Is there such a thing I wonder ? I’m sure they are in terms of home life and indeed to many a farmers life is an idyllic one being close to the soil and in many ways very much your own boss. Mind you seeing the hours Salvatore our local guy nearby works there isn’t much time to think about it being idyllic that’s for sure.
No it is more when farmers are asked about the prospects for the crops this year or whether the weather is what they would want for at a particular time of year. then it is very hard to find an happy bunny amongst them.
I lived in Florida for 3 years and there each winter as a cold snap descended from the North as happened about three times each year the airwaves were full of morose looking farmers being interviewed about the damage the cold might inflict on the citrus crop. Never once did I hear any of them say “well might not be too bad” or” we do have burners that we light on cold nights to keep the frost at bay so no real worries” Oh no however mild the cold snap the citrus fruit was doomed as Private Frazer would always say in Dad’s Army.
So too here in Puglia the farmers are always looking ruin in the face. Each year the Puglia weather wacks us with periods of truly awful weather and dependant on the time of year a crop is selected by the farmers to be faced with imminent annihilation.
Worse here is, of course, that we have Brussels just up the road as it were eager to hand out compensation for any agricultural mishap and the farmers to a man or woman know this. The worse they can make it sound the bigger the cheque from Brussels. Generous those lads and ladettes in Brussels, anyone would think it was their money they were throwing around.
So what of the bad weather in April. Well readers whilst I have been telling you it hasn’t been great the farmers of Puglia have, it seems, been having a torrid time of it.
Nothing has been right in April after the mild February and March had brought the crops on so well. Some days have been too springlike others too cold, others too wet, others too dry the list goes on and on. This is just a short extract from the report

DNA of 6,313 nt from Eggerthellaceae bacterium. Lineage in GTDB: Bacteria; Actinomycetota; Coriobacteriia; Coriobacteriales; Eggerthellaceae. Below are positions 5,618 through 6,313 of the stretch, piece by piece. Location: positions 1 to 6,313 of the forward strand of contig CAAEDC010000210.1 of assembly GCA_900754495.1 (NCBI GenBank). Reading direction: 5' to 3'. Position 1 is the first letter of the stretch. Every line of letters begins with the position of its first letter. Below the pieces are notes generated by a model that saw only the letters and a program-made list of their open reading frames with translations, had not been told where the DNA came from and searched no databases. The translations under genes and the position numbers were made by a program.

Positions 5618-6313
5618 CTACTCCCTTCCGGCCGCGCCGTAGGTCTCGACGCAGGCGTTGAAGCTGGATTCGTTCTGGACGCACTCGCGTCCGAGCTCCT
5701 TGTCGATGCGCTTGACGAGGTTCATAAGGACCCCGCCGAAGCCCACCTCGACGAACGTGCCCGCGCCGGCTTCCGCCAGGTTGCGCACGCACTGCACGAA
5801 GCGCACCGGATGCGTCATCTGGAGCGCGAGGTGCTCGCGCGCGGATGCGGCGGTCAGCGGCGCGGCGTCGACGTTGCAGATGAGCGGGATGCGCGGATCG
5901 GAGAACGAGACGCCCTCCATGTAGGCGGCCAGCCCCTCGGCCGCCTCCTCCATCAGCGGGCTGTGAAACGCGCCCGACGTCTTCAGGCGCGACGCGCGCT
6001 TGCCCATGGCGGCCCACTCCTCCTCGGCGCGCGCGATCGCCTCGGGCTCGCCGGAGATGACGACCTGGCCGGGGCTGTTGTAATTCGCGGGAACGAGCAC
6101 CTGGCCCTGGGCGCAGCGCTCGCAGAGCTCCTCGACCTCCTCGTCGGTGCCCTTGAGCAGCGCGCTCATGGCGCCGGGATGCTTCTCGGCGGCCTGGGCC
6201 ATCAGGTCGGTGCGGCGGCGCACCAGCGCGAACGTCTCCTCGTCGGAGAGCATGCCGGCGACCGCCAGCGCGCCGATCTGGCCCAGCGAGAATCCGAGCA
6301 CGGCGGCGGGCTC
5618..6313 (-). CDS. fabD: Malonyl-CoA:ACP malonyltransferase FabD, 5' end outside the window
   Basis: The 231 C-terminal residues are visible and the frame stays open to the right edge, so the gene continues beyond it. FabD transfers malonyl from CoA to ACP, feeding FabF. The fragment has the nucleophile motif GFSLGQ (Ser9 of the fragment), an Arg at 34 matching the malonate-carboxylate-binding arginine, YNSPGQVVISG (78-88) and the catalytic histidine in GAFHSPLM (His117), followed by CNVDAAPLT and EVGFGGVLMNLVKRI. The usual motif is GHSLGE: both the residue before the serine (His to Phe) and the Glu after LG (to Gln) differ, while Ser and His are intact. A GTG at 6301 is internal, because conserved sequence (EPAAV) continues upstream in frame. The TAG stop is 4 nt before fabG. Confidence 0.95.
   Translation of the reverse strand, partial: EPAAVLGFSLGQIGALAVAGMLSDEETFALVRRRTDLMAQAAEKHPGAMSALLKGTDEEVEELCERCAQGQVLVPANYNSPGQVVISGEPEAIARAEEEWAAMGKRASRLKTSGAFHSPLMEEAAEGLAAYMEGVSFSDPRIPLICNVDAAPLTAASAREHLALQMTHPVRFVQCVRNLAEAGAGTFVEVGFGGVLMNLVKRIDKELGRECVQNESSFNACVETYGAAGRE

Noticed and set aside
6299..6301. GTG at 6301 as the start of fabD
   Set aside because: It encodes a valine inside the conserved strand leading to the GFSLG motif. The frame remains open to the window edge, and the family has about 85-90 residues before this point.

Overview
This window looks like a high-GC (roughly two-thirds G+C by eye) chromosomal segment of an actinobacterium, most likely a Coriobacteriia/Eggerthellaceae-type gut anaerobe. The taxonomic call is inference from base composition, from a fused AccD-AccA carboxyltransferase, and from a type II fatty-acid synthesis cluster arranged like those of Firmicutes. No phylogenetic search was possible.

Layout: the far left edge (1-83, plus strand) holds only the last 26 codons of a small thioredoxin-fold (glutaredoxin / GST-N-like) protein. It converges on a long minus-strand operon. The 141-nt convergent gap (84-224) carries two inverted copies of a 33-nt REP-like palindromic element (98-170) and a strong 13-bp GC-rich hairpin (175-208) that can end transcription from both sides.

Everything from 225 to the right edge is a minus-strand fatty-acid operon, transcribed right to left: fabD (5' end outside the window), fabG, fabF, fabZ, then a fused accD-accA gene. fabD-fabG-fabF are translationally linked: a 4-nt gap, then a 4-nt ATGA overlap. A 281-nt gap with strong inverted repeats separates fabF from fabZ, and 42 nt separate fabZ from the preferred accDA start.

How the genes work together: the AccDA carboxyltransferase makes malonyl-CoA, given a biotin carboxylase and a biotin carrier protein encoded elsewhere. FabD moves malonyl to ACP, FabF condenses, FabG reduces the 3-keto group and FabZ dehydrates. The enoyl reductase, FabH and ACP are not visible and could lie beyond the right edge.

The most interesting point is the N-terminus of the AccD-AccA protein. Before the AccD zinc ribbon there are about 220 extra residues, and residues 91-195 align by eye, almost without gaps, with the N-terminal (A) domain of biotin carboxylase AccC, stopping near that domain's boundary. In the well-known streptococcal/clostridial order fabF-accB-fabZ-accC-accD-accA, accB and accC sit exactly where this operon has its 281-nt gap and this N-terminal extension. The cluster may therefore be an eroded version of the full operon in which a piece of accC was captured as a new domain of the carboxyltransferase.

“It rains a lot, temperatures are low and there is a hailstorm every once in a while. Cherry orchards have been damaged and things are not looking good,” explains one of the operators.
“It is still not over, and the products most at risk are cherries, potatoes, peas and courgettes, but some vineyards have also been affected.”
“We should have started harvesting potatoes after Easter. Now we have to wait for the soil to dry up, and there may be some problems in the areas affected by hailstorms. The advantages created by the fact that crops were early have been now cancelled.”
And photos back up the claim
Cherries apparently on a tree near Bari. This is what they say;
“Cherry orchards in the Bari province were particularly affected, so much so that 40% of Bigarreaux orchards were destroyed. The problem is that many families depend on cherry production, so they are now not able to make a profit or even break even,” explains Gianni Cantele, Chairman of Coldiretti Puglia.
Last year it was the tomatoes though some kind of turnaround must have occurred as the Governor was praising the large rise in production and the big increase in exports in 2013 just three weeks ago . Whats the betting cherry prises rise this year however the crop comes out in the end. Oh I’m a cynic aren’t I !
Today is another National holiday. It is Liberation Day though several guys in the bar told me it was Independence Day!! It celebrates the end of WWII in 1945 but of course down here in the south the war was over by the end of September 1943 when the Germans withdrew back to Naples and the Allies quickly took back the whole of Puglia and Calabria. It followed the invasion of Sicily which didn’t cover the Allied army in glory but did provide a raft of things to change ready for D day the following year. Indeed the only thing that went well was the brilliant ruse of having a body washed up in Spain carrying papers showing the invasion was going to happen somewhere else and not Sicily. It was made into a great 50’s war movie ” The Man That Never Was ”
Don’t you love those 50’s trailers ? In fact the full story wasn’t even told in the film as most of the facts were still classified as top secret. there is now an excellent book called Operation Mincemeat by Ben Macintyre which has finally got the whole amazing story. I read it this winter and loved it.
So in the South whilst they take the holiday it really means little to them whereas the North, which endured 2 more years of truly terrible war and were not liberated fully till after the fall of Berlin, it means a great deal. Yet another example of the divisions in the country. The South were anyway very pro Mussolini and also voted in huge numbers to keep the king after the war so again had little in common with the North who voted overwhelmingly to get rid of him. Maybe the guys in the bar thought it was Independence from the North they were celebrating. now that is something most down here would have an holiday for.